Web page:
You know the drill. You direct an employee to attend a
performance or disciplinary meeting, and tell them they're
welcome to bring a support person. Next thing, the employee refuses
to attend at the directed time and seeks to reschedule based on
their lawyer's availability. What can you do next?
As we know, "any unreasonable refusal by an employer to
allow the person to have a support person present to assist at any
discussions relating to dismissal" is a factor to which the
Fair Work Commission must have regard in any unfair dismissal
Importantly, an employer does not have an absolute obligation to
ensure the employee has a support person present. Rather,
unfairness may arise from unreasonable refusal.
In Jalea v Sunstate Airlines (Queensland) Pty Ltd T/A Qantas
Link , the employer scheduled two meetings to discuss
allegations against an employee. The employee's representative
requested that those meetings be rescheduled. The employer
The FWC found that the employer had provided adequate notice of
the meetings, and the employee's requests to reschedule had
been made at relatively short notice. Therefore, the refusal was
Given the role of a support person, the fact that a lawyer is
not able to attend is no basis for rescheduling. In Victorian
Association for the Teaching of English Inc v Debra de Laps ,
the FWC clarified the role of a support person: to support, not act
as an advocate.
Support people can take notes, consult with the employee should
the employee require a break and provide emotional support to the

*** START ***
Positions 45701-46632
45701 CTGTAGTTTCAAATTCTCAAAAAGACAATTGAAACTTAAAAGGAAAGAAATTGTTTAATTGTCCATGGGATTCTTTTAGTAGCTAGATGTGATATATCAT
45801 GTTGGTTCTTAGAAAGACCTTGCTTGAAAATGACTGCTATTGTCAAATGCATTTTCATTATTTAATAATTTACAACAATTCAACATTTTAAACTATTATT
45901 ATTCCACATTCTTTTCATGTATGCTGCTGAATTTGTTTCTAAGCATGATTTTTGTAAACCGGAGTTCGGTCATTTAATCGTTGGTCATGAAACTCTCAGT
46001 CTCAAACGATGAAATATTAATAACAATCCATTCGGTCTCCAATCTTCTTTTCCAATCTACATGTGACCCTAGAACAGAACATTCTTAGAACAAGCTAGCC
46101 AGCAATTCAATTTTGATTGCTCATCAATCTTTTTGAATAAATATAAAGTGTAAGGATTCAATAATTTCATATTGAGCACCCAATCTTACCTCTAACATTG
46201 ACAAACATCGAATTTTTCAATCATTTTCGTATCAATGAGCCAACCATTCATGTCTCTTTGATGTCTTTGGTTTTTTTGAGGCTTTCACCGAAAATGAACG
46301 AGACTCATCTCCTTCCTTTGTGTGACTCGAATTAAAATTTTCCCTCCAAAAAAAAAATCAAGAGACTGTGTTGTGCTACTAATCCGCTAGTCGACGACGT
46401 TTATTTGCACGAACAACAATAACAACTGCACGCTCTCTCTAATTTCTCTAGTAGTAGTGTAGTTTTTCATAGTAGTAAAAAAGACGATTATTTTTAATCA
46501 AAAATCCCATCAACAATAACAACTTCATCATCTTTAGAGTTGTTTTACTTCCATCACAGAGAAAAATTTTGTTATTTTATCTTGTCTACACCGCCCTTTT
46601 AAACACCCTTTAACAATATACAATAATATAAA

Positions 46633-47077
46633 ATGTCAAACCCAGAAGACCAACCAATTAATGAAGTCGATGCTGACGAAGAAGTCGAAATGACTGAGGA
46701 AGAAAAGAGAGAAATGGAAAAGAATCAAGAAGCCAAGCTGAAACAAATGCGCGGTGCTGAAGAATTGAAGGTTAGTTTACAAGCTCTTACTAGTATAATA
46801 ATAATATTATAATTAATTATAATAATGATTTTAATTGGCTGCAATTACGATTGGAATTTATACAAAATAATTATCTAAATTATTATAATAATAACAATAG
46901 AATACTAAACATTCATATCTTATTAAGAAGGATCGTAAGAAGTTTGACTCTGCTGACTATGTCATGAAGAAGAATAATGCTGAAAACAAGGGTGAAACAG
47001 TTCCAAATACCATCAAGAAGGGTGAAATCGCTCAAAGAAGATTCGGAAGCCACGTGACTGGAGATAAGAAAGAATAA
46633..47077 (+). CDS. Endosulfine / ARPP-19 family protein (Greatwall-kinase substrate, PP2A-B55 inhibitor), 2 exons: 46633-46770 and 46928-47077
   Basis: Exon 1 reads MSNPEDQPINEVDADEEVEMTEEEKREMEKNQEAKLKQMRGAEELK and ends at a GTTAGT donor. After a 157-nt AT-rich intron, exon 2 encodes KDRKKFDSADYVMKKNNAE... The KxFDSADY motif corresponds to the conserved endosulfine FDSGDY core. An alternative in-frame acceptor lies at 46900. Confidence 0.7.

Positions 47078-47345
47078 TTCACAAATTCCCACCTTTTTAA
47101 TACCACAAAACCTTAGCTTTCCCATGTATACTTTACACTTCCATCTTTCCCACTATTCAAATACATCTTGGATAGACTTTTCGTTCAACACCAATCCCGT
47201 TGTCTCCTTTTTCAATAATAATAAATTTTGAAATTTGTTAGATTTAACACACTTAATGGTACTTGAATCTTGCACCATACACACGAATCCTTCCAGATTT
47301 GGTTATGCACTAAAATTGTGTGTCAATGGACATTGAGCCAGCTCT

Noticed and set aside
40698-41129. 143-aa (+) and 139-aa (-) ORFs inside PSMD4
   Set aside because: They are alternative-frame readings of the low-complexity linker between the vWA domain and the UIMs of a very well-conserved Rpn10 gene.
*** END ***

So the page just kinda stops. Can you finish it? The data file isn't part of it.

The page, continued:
employee. Support people are not there to present the
employee's case, or to respond to issues raised by the employer
on the employee's behalf.
Although the Fair Work Act doesn't require
employers to notify employees that they can have a support person
present, it's always good practice to raise the option upfront.
And remember, support people are there to support, so their
presence at the meeting should not get in the way of an
employer's ability to hold a meeting with their employee. If
the support person is being disruptive, you're entitled to ask
them to leave.
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Long experience representing many of Australia's leading employers has taught us that in employment litigation the identity of an employee's representative is a major factor in how employee litigation runs.
Australian employees receive certain entitlements (such as annual leave and superannuation) where contractors do not.
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